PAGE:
[New York]1

Welcome to you all!

For me you are all esteemed guests. Ahavas Yisrael, being fond of a fellow Jew, is an inborn trait in every Jewish child, regardless of whether he is of lowly or lofty lineage.

The title shared by all of us is Yud, The title shared by all of us is Yud: There is an ongoing play here on Yud (the letter) and Yid (a Jew). Indeed, in many regional pronunciations, both words are pronounced identically (as Yid). and everyone knows that this letter is unique, for when a scribe writes any of the other letters he begins with this letter.

We descendants of the Alter Rebbe have been handed down the following teaching which he heard from the Maggid of Mezritch, who heard it from the Baal Shem Tov.

The first letter of the Four-Letter Divine Name is Yud, because a Yid is the reason and the ultimate intent underlying the creation of the world. Indeed, the very shape of the letter Yud reveals and explains that intent. The tiny pointed “thorn”2 atop the letter Yud alludes to the Divine intent and will to create the material world, and the “thorn” at the foot of the letter indicates material existence. When, in the course of one’s worldly and material life, one fulfills the intent for which G‑d created the world, one completes the proper shape of the letter Yud — every Yid according to his situation and according to the task which his soul must succeed in carrying out in this world. And the most basic task is to support those who study Torah in a G‑d-fearing spirit.

Of the Torah it is said, “for its goods are superior3 to all other goods.” I don’t have to explain to you how a merchant praises his merchandise. I recall having often heard how seasoned old merchants talk. When a prospective client walks in and asks for a large quantity of some sought-after commodity for his retail store, the veteran wholesaler retorts, “You have to be kidding! A large quantity, did you say? Listen here, young man: my merchandise is worth its weight in gold. Even if I give you a mere whiff of it, that itself will be worth plenty. Little as it is, people will snatch it up like sweets!”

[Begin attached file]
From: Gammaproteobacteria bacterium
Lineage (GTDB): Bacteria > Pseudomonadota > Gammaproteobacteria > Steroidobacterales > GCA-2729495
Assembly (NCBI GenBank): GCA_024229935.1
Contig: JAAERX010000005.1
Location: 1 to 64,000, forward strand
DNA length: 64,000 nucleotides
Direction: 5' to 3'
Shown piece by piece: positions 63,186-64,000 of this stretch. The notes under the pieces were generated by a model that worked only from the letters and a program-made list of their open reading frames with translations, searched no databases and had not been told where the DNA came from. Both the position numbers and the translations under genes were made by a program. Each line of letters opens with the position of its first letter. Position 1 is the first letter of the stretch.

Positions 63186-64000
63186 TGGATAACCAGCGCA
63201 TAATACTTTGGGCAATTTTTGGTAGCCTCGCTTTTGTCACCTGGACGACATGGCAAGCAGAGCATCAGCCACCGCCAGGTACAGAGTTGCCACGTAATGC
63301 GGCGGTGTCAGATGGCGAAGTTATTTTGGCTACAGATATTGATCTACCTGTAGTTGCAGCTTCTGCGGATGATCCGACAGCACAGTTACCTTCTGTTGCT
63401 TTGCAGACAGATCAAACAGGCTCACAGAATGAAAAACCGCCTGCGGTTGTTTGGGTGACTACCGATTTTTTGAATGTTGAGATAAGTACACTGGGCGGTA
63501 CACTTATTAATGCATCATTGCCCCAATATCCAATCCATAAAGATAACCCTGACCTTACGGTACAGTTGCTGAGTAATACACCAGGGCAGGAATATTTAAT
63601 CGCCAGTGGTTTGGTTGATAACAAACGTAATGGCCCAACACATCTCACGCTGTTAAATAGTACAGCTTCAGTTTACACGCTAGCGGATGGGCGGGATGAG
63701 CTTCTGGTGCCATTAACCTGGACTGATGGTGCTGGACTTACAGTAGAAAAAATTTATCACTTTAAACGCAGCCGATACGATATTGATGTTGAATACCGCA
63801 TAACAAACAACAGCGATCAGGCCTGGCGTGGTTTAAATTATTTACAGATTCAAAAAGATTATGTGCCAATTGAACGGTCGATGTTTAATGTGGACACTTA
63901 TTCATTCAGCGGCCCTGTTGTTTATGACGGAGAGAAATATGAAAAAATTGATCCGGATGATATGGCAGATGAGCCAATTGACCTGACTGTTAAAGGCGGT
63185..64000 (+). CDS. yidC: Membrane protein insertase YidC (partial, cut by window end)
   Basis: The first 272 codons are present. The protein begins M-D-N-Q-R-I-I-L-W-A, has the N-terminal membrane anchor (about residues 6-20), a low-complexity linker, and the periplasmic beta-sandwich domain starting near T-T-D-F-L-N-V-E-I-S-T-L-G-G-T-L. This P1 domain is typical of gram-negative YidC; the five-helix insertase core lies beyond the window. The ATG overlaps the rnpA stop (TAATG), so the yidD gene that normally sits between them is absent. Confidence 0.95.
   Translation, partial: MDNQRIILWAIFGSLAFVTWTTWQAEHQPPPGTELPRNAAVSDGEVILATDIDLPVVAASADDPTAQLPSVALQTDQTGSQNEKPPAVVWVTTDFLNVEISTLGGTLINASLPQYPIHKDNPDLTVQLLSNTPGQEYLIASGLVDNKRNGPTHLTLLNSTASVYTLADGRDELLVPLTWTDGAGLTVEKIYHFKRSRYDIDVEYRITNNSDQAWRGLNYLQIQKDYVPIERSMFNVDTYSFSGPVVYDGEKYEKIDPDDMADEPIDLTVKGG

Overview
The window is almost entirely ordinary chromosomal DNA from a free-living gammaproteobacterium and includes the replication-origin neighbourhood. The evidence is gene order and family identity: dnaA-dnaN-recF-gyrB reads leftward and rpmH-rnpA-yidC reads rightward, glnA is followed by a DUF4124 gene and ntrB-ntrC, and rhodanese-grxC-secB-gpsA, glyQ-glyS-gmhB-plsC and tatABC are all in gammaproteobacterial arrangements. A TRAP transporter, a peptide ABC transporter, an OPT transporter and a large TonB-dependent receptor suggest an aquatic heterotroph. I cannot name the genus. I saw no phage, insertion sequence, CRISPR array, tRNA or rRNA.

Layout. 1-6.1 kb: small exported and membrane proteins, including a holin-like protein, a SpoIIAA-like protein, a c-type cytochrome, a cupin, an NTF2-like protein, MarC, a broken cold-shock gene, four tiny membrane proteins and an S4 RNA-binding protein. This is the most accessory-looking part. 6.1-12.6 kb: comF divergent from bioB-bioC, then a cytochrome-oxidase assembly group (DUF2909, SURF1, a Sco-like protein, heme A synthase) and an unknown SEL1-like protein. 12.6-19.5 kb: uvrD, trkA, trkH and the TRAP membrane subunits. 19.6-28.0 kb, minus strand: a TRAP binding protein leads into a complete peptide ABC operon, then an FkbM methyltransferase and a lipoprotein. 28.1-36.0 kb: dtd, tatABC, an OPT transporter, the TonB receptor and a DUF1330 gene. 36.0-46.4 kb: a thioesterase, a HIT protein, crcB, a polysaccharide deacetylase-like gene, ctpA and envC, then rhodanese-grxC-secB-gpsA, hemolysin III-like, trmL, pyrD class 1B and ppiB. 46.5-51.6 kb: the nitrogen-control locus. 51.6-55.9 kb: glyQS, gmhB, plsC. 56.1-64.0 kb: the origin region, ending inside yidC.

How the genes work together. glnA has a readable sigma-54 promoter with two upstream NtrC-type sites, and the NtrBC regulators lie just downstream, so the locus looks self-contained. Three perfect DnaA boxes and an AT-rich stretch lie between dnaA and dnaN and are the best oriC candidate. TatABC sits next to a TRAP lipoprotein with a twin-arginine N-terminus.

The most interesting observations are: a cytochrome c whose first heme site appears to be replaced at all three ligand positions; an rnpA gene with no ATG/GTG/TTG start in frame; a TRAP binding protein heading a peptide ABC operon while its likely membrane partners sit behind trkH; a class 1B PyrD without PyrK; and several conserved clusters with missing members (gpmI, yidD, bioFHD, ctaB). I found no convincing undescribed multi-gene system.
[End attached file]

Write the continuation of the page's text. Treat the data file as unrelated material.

As we were saying, then, the Torah’s goods are superior to all other goods.

My friends: Your work for the sake of the Torah brings me gratification. I am not talking about how much each of you contributes, and I don’t know if you each give as much as you should; the person to ask about that is the director. I am talking about what counts more than everything — your devotedness, wanting Torah. When you meet a fellow Jew you should ask him, “What are you doing for Torah? I have done so and so, thank G‑d; what about you?”

I have in mind Torah causes in general, and in particular the Tomchei Temimim Yeshivah, a veteran institution which my father established. With tears he prayed that in the merit of his holy forebears he should be blessed with success, so that the students’ material blessings should be apparent in their spiritual standing, and so that material and spiritual blessings should light upon all those who would support the Yeshivah.

By virtue of the power that has been given me to bless members of the chassidic brotherhood and supporters of the Torah and Jews at large, I would like to offer you my blessings. May G‑d grant you all a good and a sweet year; may you all be sealed in the Book of Life for a good life in all respects; may all your affairs be conducted according to the principles of the Torah; and may you find delight in your love of G‑d, in your love of the Torah, in your love of your fellow Jews.

May you all be blessed both materially and spiritually.